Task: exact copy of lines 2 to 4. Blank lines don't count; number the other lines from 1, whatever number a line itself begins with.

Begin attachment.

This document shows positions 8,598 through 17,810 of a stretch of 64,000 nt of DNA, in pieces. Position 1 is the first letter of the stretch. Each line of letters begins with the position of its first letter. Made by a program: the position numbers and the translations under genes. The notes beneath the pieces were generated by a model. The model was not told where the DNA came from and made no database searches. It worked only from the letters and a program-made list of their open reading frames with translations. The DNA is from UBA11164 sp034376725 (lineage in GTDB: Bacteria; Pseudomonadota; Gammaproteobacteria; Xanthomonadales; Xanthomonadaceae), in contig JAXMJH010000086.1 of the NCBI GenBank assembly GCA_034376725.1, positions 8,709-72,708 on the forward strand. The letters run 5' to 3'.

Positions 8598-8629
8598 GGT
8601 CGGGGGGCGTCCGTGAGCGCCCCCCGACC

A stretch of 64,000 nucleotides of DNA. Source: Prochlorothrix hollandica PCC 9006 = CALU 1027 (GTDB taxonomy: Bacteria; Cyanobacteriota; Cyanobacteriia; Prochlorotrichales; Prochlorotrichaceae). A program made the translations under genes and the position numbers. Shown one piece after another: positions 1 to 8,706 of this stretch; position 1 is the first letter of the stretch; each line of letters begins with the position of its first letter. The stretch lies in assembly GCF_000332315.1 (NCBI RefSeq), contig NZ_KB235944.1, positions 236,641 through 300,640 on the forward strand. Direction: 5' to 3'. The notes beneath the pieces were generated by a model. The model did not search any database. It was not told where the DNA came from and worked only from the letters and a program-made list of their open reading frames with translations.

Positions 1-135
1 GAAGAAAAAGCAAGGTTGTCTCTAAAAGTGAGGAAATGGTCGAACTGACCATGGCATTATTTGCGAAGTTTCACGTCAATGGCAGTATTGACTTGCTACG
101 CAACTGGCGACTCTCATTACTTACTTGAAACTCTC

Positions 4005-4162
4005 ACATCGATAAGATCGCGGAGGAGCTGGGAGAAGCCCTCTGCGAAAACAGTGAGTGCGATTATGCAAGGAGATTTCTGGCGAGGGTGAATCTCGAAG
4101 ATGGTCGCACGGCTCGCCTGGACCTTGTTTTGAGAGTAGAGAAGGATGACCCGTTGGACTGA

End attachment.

Positions 8598-8629
8598 GGT
8601 CGGGGGGCGTCCGTGAGCGCCCCCCGACC